“It’s taken a long time to get our not-for-profit status going,” he explains. “Our current partnership 5 Dollar Planet gives us the opportunity to operate projects ranging from school lunch programs in Calgary [to] nurturing youngsters in orphanages and schools in Cambodia, and hopefully soon in Vietnam.”
The festival is responsible in some other crucial ways as well. “The tattoo supply merchants at our show will only sell to licensed artists and people in the commercial tattoo business.” They will have three different machine builders offering amazing equipment, but he notes “Alberta’s health authority is kind of behind in restricting the sale of tattoo equipment and shutting down home tattooists… Tattoo artists don’t buy tattoo kits, they buy real good-quality equipment for their trade.” The industry is changing, and as he explains, “The reason so-called scratchers (untrained home tattoo-ers) exist is because people want to get tattooed quick,” he warns. “They want to get into the first place possible and the guy with the open appointments is usually the guy who isn’t that good. A lot of people want it today and still think they can just pick something off the wall. That’s not tattooing anymore. Now (as an artist) you’ve got to be able to draw.”
Hold fast, traditionalists! You can still have your blue diamonds: Peace advises that a more personalized modern approach will yield an original gem that’s a cut above the generic and much-reproduced wall-hung equivalent. “Yes, you can get a flash-style tattoo, but get it custom made. If you like old school, look for a custom artist who will draw it up just for you. Check out those portfolios and definitely pick the right person for your preferred style.”
A once in a lifetime chance to have your favourite international tattoo artist come to you, the majority of the guest inkers at the show arrive to a full dance-card. Booking a tattoo-session with your favourite skin-illustrator ahead of their appearances can be a challenge, but thanks to social media and email, it’s a completely achievable goal. Sought after ink-meisters, including Dan Smith, Nikko Hurtado and Hannah Aitchison of L.A. Ink fame and cover-up superstars Tommy Helm and Jasmine Rodriguez of Tattoo Nightmares will be on hand – literally!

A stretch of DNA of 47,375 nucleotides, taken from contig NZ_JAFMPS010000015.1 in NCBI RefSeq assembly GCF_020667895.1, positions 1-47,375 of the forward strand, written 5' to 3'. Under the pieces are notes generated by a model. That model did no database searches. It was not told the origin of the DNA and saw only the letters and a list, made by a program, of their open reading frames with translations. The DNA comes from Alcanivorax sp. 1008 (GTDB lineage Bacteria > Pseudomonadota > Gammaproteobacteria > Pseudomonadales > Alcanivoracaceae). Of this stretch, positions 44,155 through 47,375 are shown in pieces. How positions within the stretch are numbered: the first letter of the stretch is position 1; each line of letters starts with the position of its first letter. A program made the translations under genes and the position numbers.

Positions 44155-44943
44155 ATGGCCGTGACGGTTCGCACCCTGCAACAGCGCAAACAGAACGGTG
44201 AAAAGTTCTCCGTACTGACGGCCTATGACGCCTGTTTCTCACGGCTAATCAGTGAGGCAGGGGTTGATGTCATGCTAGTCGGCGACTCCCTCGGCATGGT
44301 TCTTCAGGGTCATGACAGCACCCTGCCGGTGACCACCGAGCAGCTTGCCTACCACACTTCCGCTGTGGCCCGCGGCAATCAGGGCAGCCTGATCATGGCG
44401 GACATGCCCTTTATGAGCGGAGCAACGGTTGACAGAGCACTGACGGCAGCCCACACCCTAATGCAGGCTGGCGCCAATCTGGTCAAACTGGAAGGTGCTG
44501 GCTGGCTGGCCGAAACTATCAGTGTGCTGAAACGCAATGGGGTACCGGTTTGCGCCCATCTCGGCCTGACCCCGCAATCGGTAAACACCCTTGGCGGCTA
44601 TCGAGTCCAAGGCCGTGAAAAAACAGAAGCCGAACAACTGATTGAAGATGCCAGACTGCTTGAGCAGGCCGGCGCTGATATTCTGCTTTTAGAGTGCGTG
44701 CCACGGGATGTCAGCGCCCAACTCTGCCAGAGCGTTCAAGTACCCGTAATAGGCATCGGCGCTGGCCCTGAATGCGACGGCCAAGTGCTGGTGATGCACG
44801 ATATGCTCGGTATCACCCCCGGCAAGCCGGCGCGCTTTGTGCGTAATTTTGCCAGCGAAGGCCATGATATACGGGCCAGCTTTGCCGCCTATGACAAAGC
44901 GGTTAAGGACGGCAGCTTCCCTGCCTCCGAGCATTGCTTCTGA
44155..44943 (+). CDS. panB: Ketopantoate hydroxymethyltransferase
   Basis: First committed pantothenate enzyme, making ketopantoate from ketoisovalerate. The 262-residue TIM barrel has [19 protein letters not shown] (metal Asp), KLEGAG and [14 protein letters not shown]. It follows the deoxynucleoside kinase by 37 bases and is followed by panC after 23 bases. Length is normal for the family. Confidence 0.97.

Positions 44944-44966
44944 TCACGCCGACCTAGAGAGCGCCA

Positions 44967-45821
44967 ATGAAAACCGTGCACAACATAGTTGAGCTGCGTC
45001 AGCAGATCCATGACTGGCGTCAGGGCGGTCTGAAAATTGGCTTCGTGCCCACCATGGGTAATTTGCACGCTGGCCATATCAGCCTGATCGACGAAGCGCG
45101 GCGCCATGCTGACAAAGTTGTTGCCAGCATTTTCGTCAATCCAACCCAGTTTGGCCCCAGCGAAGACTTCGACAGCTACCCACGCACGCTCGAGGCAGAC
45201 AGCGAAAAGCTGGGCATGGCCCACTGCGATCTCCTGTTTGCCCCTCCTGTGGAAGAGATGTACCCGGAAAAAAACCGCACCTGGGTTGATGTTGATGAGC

“It’s almost impossible for these busy artists to make time to do paintings for our charity auction, so this year we’re doing hands.” Twenty artificial hands used for practicing tattoo skills have been sent to top-name artists for purchase. Those who aren’t being tattooed can still take home an original piece. The ever-popular tattoo contests will run again this year, but if you really want to impress the judges, Peace says you’d be wise to avoid the most common pitfalls of getting one’s ink on. “In terms of trends, there’s a lot of script going down and it needs to stop! A picture is worth a thousand words.” He also mentions, “The feather turning into a flock of birds, the infinity symbol with a word inserted into it, the finger-ring and the earring.”
Now reinstated in their October time-slot, Peace is confident that the 10th anniversary 2013 edition will see a return to the numbers of tickets they were able to sell during their height of the “Kat Von D years,” when 12,000 – 16,000 people would pass through their doors.
“It’s surreal to think we are at our 10th anniversary and we’re still here. It’s amazing. We’ve had a rough go, but we’re back with a vengeance!”
Mark the date for October 18-20 at the BMO Centre in Stampede Park. For more information, check out calgary2012.homestead.com.
By Christine Leonard
Photos: JT Young (top), Matsuimi Max (middle), Erik Kling (bottom)